I find that Captain Stall was present when one of his men took a horse from E. S. Drake, near Warsaw, when on the march from Warsaw to Cole Camp. This horse had been left by the rebels, and one of Drake's horses taken. This man took the horse out of the yard and led it off to Warsaw, or in that direction. Captain Stall asked him where he was going, and his answer was, "Going to town to send my pony home," and he did go. The command was then on the march to Cole Camp. When the command returned to Warsaw, Mr. Drake had two mules stolen out of his barn.
General, you are faulted, or rather censured, for all this bad conduct of the officers and soldiers, for not being harsh enough. I find that your General Order on the whisky gives satisfaction to all good citizens.
I remain, your obedient servant,
DONIPHAN, via PATTERSON, October 3 [?], 1863.
(Received October 5.)
I am at this place. We have 6 rebel soldiers prisoners, and have killed 7 more. We are all right, and leave for Pocahontas this morning. You need fear nothing from me. Send Captain Powers to me with supplies, with about 25 men, or all his company when I need them. I have captured a large mail coming up from Arkansas.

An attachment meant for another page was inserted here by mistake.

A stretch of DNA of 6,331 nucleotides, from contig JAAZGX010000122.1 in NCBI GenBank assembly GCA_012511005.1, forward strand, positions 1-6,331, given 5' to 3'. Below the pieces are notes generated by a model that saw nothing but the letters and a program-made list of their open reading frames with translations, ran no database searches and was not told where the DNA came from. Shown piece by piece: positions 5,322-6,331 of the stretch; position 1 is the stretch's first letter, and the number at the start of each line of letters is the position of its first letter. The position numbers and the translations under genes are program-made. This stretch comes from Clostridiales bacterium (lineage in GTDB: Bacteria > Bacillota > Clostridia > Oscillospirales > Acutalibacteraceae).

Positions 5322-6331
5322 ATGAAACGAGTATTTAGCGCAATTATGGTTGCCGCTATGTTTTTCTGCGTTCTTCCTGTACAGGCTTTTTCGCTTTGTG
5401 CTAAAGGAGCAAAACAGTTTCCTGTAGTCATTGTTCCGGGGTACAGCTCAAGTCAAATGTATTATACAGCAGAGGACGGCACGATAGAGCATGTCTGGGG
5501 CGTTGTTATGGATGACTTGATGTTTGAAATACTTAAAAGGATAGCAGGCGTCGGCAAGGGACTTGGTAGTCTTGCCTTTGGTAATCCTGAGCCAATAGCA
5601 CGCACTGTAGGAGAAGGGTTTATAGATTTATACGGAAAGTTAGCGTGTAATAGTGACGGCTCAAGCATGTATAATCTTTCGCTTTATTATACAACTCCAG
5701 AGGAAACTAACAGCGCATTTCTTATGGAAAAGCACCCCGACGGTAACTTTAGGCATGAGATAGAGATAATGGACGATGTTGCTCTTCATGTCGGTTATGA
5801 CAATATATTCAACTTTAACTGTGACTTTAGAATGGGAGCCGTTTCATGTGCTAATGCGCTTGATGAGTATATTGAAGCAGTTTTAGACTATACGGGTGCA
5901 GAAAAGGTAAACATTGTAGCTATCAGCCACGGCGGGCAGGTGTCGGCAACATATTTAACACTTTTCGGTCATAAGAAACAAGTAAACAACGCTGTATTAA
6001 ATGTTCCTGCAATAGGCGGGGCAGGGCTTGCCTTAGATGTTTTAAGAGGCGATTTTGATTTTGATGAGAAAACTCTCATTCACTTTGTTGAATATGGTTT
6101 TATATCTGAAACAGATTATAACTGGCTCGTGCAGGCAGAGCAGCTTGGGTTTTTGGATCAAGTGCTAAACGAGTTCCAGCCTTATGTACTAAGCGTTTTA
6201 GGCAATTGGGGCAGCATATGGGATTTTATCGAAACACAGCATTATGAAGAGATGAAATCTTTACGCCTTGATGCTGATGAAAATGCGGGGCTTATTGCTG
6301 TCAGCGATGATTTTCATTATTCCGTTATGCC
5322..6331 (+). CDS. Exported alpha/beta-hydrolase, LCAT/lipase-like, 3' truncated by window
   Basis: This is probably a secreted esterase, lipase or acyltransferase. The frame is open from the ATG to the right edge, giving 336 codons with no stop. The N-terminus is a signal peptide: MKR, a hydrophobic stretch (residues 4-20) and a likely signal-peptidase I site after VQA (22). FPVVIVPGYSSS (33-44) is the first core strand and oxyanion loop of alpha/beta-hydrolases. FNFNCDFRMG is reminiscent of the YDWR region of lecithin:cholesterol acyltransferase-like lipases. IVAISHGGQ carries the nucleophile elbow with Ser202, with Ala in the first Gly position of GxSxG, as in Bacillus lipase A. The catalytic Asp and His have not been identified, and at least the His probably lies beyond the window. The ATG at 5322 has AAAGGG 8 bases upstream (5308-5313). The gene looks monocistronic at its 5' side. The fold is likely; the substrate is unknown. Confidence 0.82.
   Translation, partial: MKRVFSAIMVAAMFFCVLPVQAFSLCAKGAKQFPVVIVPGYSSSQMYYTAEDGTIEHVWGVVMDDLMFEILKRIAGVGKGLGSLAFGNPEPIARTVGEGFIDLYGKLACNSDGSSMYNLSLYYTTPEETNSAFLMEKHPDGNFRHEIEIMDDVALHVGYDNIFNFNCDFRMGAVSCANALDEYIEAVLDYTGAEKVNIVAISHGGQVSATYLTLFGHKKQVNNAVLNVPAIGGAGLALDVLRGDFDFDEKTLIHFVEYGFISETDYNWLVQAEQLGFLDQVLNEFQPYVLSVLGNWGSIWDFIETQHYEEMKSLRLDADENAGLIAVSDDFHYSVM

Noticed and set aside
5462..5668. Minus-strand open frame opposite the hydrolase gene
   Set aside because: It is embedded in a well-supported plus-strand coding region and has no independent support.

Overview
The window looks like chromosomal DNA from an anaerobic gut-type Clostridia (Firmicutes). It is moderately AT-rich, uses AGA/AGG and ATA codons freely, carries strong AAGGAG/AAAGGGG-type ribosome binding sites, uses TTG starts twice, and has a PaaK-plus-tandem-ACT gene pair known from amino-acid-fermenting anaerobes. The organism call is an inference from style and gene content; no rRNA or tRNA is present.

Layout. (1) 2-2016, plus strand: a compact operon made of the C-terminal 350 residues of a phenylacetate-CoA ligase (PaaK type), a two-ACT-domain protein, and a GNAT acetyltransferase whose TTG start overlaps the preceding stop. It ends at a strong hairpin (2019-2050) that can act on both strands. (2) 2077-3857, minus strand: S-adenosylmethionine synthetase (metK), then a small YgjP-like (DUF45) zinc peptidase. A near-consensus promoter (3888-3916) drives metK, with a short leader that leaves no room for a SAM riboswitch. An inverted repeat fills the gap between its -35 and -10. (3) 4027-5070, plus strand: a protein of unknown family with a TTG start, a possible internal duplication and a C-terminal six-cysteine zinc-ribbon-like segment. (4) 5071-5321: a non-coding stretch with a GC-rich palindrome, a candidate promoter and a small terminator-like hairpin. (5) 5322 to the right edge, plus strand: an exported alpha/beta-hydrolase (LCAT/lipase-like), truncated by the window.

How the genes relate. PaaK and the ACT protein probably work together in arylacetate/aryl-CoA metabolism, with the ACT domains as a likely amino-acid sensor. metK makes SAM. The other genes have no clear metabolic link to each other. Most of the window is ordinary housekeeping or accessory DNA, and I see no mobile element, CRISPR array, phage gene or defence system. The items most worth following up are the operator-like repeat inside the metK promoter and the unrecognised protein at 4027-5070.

W. T. LEEPER,
HEADQUARTERS DISTRICT OF SOUTHEASTERN MISSOURI,
Pilot Knob, Mo., October 3, 1863.
Saint Louis, Mo.:
I am just now in receipt of message from Captain Leeper, of September 30. Was on Black River, where the road from Greenville to Doniphan crosses it. He was unwell, but kept moving, and designed to reach Doniphan on the 2nd instant, where Tim. Reves is reported with 600 men. Leeper has not seen a rebel since he left, and intimates that he does not expect to find any Doniphan. Says his men have behaved admirably; not even a distressed chicken has been heard to squall.
G. A. HOLLOWAY,
HDQRS. DEPARTMENT OF THE MISSOURI,
Saint Louis, Mo., October 3, 1863.
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VIII. Hereafter all issues of subsistence stores to suffering and destitute refugees, &c., will be confined strictly to loyal persons, and such only as can prove, by reliable witnesses, that they are, and have been, loyal to the Government of the United States since the breaking out of the present rebellion, and that they are, at the time the issue is made, in actual want and in danger of starvation if not temporarily relieved. In all cases when, "after careful examination," it shall be deemed advisable to issue subsistence to indigent loyal refugees, the issue will never exceed half rations of meat, bread, beans, and hominy. No other parts of the rations will be issued. It is not intended that these issues shall be continued permanently to any person or persons, but tempo-